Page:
Kaqn turns the tide by using well timed fireballs and a more offensive approach.  He lands the first combo.  Using shoryuken into ex fireball proves effective, piling on additional damage.  FZ is unable to successfully approach Kaqn, nor keep him at bay.  Kaqn takes control of the momentum by waiting for FZ to land next to him, and then takes initiative by using short jabs linked into combos.  Round two: Kaqn.

Round Three

FZ starts employing more air burning kicks to keep Kaqn at bay, which works effectively well.  FZ also starts spacing out Kaqn while mixing in throws to keep him guessing.  It's a total keep away strategy now.  Kaqn lands a successful shoryuken into ultra @2:22, but it's not enough and FZ lands a well timed seismo rush for a chip damage win.  Round three: FZ.

Round Four

Both are now actively engaging each other up close.  Kaqn lands a successful focus attack, getting the first combo in.  He goes for a hurricane kick set up into throw, but FZ successfully predicts and counters.  Kaqn then lands another shoryuken into ultra combo, and wins the round by anticipating FZ's movements and locking down his air strategy.  Round four: Kaqn.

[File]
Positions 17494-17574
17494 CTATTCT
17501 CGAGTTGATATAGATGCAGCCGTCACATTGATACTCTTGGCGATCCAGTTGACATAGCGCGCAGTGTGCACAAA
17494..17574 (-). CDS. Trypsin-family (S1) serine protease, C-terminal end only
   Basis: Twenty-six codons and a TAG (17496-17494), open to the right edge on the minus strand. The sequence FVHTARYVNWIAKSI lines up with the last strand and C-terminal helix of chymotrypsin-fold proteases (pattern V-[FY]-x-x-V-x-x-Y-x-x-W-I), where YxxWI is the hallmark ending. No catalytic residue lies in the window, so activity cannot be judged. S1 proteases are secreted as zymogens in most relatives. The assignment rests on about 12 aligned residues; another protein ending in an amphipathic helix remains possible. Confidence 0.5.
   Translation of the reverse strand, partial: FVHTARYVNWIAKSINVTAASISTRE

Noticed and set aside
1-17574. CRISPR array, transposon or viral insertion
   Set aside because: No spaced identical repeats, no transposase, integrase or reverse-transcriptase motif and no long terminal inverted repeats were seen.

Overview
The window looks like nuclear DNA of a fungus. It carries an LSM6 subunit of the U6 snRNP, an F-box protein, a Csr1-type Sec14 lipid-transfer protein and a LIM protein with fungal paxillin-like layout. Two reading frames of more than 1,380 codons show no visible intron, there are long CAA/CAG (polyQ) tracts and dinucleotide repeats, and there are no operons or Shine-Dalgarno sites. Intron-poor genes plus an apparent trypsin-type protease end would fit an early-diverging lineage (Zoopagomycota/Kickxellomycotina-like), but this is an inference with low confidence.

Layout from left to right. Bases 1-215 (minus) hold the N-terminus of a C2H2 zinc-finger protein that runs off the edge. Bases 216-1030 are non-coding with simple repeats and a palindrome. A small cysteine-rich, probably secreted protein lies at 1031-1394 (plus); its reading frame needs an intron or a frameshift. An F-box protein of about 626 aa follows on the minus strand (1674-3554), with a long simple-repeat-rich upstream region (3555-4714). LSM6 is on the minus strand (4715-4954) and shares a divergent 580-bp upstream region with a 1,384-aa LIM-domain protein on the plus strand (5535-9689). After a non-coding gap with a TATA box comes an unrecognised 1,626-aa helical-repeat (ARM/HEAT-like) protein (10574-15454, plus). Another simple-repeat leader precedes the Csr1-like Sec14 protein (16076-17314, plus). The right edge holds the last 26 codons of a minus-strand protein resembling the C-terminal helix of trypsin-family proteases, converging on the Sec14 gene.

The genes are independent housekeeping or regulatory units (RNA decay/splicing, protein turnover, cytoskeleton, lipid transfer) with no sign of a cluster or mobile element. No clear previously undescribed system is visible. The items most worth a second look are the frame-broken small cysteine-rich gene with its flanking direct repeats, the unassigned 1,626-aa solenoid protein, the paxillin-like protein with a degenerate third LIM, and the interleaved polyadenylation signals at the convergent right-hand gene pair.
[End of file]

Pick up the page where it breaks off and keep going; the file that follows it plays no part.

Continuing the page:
Final Round

FZ now begins using up his saved stocks in an attempt to keep Kaqn at bay again. This strategy proves to be effective, forcing Kaqn once again to be on the defensive.  Kaqn pulls off a shoryuken into ex fireball combo, but FZ is relentless and continues to press the advantage.  Kaqn successfully predicts an attack, and uses a  focus attack into ultra combo.  Low on health,  FZ becomes more cautious in his approach.  Kaqn lands yet another successful shoryuken, but failed to have enough revenge meter to finish the combo.  Both players are near death.  FZ squeezes out the win with an overhead after a succesful cr. mk into thunder knuckle comboWinner: FZ.


This was a very back and forth match between both competitors.  FZ did an incredible job displaying his mastery over alot of very difficult moves, such as thunder knuckle feints and repetitive seismo
cancels. Even though Ryu lost his long distance advantage, Kaqn had the excellent foresight to use focus attacks to counter Viper's rush game.  This match could have went either way easily!

You can check out the second part of their match here.

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Match Analysis: ShikSup vs Pungko

ShikSup (BL) vs Pungko (RY)